He put my tooth in a white gift bag with some coco floss. I had to call a friend to pick me up.

    Later, I would have time to reflect on what he said as feeling returned and my jaw ached as if I had fought the dead man for his bone splinters and he’d belted me a good one before I took him down. Despite the soreness, all I could do was marvel at how completely removed from consciousness I had been. I was really and truly not present at the time of this extraction. I was gone.

    I have not feared death for a long time, but that day I relinquished the last of my worry that it might be a bad thing to cease to exist. I knew the feeling of true nothingness; I had gone down without any panic or distress, and I was not attached to the idea of returning to conscious life. It was simply time, and here were the two figures who would guide me. Friendly fentanyl and kind ketamine took me by both hands, and I knew no more. That was just fine.

    It is the moments of agony and terror that present the specter to me now. It is the turbulence on the flight, the ache in my face that remind that what we are to endure is always going to be worse than endurance’s end. Like most people with flight anxiety, I know too much about the exact series of events before many plane crashes; which black boxes contain the sounds of screams and which do not. The ones that go down in silence are my favorites now; the FAA reports calmly explaining that everyone on board lost consciousness long before the fall, the skull-shattering moment of impact.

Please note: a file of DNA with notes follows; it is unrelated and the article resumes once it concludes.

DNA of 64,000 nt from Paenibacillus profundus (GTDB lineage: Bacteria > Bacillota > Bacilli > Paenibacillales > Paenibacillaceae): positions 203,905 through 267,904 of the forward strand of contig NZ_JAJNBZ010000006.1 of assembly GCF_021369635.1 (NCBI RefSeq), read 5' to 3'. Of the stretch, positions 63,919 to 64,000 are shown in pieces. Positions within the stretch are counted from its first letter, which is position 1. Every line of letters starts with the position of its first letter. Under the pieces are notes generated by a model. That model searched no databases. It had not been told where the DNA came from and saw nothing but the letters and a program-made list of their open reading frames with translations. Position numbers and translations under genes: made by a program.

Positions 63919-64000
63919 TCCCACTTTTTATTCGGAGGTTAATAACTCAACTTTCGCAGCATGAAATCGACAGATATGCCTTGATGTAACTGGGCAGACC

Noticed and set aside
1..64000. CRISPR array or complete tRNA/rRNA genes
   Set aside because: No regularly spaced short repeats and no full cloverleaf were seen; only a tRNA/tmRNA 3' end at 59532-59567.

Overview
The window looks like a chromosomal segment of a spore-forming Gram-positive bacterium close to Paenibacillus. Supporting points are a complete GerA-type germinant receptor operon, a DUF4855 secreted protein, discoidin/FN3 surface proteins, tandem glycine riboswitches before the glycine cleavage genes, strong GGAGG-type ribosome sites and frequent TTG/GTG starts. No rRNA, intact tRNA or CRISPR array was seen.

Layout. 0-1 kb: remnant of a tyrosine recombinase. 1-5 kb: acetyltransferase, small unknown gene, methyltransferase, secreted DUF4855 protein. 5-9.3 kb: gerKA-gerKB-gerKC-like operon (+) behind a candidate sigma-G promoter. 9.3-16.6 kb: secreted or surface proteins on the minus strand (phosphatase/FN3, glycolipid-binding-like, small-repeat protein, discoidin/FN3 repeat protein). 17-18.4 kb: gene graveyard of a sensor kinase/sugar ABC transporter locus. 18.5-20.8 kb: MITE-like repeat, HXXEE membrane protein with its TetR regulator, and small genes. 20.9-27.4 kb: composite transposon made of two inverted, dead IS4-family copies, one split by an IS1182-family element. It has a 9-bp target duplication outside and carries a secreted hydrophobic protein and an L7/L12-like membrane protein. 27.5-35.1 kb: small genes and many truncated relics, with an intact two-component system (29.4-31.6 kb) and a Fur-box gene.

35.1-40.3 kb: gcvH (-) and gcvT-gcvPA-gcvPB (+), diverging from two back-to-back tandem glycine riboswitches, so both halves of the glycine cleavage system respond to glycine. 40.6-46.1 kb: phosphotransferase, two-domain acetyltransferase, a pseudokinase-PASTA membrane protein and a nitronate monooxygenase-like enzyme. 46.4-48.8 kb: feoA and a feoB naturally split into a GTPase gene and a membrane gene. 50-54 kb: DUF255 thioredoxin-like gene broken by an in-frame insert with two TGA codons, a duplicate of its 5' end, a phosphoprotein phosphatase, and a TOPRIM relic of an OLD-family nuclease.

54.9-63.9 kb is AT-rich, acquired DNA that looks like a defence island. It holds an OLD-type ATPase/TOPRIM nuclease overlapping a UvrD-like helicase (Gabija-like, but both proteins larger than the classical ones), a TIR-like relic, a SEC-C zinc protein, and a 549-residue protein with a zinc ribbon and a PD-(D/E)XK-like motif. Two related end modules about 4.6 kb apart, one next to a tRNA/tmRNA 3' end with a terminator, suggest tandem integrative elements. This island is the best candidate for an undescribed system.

After they planted a dead man’s bones in my skull, I discovered that not all the skele-sprinkles stuck. A few dozen worked their way out through the healing flesh of my gums, like dandelions pushing up from the soft summer earth. I spat one out on to a cocktail napkin at a bar, where I had been drinking what I thought of as a medicinal cocktail of vodka, a sanitizing wash for the stitches I could still feel like fishing line tangled in the meat of my mouth.

    A friend spotted the bone there on the black paper, its luster unmistakable, even in the yellow bar light.

    “What is that?” he asked, aghast.

    “Loose bone,” I said absently, taking more of my medicine.

    “Where did it come from?”

    I smiled carefully, not showing the half-healed wounds inside my smile. “Mercifully, I can’t remember.”